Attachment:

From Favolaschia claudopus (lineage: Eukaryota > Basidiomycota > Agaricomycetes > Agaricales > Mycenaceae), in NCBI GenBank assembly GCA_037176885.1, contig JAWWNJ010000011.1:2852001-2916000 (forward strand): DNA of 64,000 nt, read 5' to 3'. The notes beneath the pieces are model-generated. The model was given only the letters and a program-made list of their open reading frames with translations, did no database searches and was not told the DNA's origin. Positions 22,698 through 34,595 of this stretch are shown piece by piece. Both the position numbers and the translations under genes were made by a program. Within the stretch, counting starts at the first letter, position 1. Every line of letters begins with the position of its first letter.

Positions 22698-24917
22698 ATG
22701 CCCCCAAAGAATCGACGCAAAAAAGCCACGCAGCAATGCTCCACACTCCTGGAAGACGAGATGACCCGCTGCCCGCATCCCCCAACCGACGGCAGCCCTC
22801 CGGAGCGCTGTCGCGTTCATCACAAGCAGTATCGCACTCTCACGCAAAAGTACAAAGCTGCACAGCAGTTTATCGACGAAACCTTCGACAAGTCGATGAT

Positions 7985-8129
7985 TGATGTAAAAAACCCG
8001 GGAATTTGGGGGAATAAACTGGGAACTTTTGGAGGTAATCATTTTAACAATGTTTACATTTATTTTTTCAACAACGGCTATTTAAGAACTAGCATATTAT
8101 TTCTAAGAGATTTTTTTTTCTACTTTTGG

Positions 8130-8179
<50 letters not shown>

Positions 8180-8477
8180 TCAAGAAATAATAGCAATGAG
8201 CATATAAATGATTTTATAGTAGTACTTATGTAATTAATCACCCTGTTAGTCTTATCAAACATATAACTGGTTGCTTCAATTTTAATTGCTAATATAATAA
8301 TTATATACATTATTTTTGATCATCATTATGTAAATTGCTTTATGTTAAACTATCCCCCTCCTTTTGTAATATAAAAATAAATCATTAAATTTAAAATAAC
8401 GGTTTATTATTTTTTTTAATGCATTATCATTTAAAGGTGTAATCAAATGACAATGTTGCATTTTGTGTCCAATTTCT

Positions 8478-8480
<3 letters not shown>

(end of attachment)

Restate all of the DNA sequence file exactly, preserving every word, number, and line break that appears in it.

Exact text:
From Favolaschia claudopus (lineage: Eukaryota > Basidiomycota > Agaricomycetes > Agaricales > Mycenaceae), in NCBI GenBank assembly GCA_037176885.1, contig JAWWNJ010000011.1:2852001-2916000 (forward strand): DNA of 64,000 nt, read 5' to 3'. The notes beneath the pieces are model-generated. The model was given only the letters and a program-made list of their open reading frames with translations, did no database searches and was not told the DNA's origin. Positions 22,698 through 34,595 of this stretch are shown piece by piece. Both the position numbers and the translations under genes were made by a program. Within the stretch, counting starts at the first letter, position 1. Every line of letters begins with the position of its first letter.

Positions 22698-24917
22698 ATG
22701 CCCCCAAAGAATCGACGCAAAAAAGCCACGCAGCAATGCTCCACACTCCTGGAAGACGAGATGACCCGCTGCCCGCATCCCCCAACCGACGGCAGCCCTC
22801 CGGAGCGCTGTCGCGTTCATCACAAGCAGTATCGCACTCTCACGCAAAAGTACAAAGCTGCACAGCAGTTTATCGACGAAACCTTCGACAAGTCGATGAT

Positions 7985-8129
7985 TGATGTAAAAAACCCG
8001 GGAATTTGGGGGAATAAACTGGGAACTTTTGGAGGTAATCATTTTAACAATGTTTACATTTATTTTTTCAACAACGGCTATTTAAGAACTAGCATATTAT
8101 TTCTAAGAGATTTTTTTTTCTACTTTTGG

Positions 8130-8179
<50 letters not shown>

Positions 8180-8477
8180 TCAAGAAATAATAGCAATGAG
8201 CATATAAATGATTTTATAGTAGTACTTATGTAATTAATCACCCTGTTAGTCTTATCAAACATATAACTGGTTGCTTCAATTTTAATTGCTAATATAATAA
8301 TTATATACATTATTTTTGATCATCATTATGTAAATTGCTTTATGTTAAACTATCCCCCTCCTTTTGTAATATAAAAATAAATCATTAAATTTAAAATAAC
8401 GGTTTATTATTTTTTTTAATGCATTATCATTTAAAGGTGTAATCAAATGACAATGTTGCATTTTGTGTCCAATTTCT

Positions 8478-8480
<3 letters not shown>